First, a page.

Seafly 229

Seafly 229 is unfortunately no longer with us. It was owned for many years by Arthur Garry, from Exeter, and part of the Starcross SC fleet. A number of members of the family sailed her over the years, and got great satisfaction from doing so. For a good number of years the hull was bright orange, and I’m sure that there will be a number of photographs in the Starcross records of 229 in action. It’s most notable skipper will be my younger brother, Richard (Dick) Garry, who has just recently won the Hornet European Championships. and he did some of hie early sailing in 229 before also going on to sail Larks and Lasers, and more recently the Hornet.

The boat was kept at Starcross all year round, but one of the disadvantages there was that the storage areas were grass rather than concrete, so the water in winter months tended to pond around and under the stern, even when supported above the ground, and partly as a result of this, the condition of the hull deteriorated, as it was an all timber boat.

In 1990, I moved to Ireland with my family, and as 229 was not being used, a couple of years later, we brought 229 to Dublin with a view to restoring her. Unfortunately, when we got into finding out what needed doing, we found that the work that would be needed to make the boat seaworthy again was beyond reasonable, as not only had the hull ply rotted badly, but there was also significant damage to the keel timbers and the area around the mast step base. Part of the problem was that the keel had been made wider by the use of ply, and this had held the water and delaminated especially in the area of the centre board casing. We were also aware that there was some softening of the timbers under the side tanks, as one of the mast shrouds had pulled out of the deck a few years earlier during a strong blow.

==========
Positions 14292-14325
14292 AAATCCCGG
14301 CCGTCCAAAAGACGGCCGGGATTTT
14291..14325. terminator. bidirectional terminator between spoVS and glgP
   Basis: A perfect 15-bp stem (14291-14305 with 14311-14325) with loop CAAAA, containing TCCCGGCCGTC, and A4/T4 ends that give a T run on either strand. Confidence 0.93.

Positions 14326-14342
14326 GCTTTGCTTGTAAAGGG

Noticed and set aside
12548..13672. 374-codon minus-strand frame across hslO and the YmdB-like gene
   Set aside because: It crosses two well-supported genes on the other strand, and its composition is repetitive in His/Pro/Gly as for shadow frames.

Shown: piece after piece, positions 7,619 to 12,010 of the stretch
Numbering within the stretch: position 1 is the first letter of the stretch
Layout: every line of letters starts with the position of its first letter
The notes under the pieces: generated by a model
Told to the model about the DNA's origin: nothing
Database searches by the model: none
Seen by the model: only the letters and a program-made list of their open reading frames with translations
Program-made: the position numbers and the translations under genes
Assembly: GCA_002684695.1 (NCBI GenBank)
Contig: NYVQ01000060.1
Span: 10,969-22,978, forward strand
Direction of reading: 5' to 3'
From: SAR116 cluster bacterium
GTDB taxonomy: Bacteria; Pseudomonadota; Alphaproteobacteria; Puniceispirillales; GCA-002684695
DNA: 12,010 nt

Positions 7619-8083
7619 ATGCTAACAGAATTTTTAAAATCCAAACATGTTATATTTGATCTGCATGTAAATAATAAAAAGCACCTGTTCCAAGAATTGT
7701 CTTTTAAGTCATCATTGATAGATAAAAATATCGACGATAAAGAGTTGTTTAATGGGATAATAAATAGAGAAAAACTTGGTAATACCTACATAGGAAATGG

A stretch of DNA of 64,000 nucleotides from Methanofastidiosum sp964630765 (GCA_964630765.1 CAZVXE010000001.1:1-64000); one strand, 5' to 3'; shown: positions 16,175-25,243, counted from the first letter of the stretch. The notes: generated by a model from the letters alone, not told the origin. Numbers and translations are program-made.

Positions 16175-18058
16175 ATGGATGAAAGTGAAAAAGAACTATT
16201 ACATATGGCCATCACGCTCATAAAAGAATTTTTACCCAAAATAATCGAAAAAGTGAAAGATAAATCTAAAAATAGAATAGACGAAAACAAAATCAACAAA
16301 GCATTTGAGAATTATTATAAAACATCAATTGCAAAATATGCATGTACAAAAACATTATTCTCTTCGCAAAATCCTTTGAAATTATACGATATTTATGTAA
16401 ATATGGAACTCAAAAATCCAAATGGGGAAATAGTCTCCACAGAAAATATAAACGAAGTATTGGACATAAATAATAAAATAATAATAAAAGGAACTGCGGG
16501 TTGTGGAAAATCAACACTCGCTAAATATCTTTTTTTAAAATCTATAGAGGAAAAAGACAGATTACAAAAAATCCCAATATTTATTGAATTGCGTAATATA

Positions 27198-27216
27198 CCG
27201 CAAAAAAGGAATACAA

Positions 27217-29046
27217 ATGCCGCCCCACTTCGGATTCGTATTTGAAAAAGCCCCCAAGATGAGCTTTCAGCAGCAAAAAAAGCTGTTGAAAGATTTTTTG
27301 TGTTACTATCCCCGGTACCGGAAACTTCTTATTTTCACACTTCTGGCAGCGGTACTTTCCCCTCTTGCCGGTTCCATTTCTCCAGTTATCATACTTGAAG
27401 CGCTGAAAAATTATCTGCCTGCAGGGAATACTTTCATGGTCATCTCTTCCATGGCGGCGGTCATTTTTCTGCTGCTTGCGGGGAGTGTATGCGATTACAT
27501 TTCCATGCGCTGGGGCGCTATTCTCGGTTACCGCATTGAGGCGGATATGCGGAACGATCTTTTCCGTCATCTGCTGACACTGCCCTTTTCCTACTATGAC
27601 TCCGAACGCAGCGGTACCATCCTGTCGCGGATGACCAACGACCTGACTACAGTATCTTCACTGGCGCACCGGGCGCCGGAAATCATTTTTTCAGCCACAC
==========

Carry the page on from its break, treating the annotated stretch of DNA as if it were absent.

I was talking with my brother earlier this evening, which is what promoted this “Seafly Memory”, and apparently, 229 was one of the first kit boats made, and one of the variances that happened as a result of this was that 229 was fitted with a centre main sheet rather than the more normal transom mounted position, which attracted more than a little attention at Starcross when my father took the boat there after buying it in Poole. At the time, the original builder of the Seafly, Stan Herbert, of South Devon Boatbuilders, was an active member, and there was a good size fleet of Seafly boats, both all timber and mixed composite and ply. As far as I can remember and it was some time ago, there were no all fibreglass boats at that stage, although I think some came later.

Steve Garry, 14th August 2010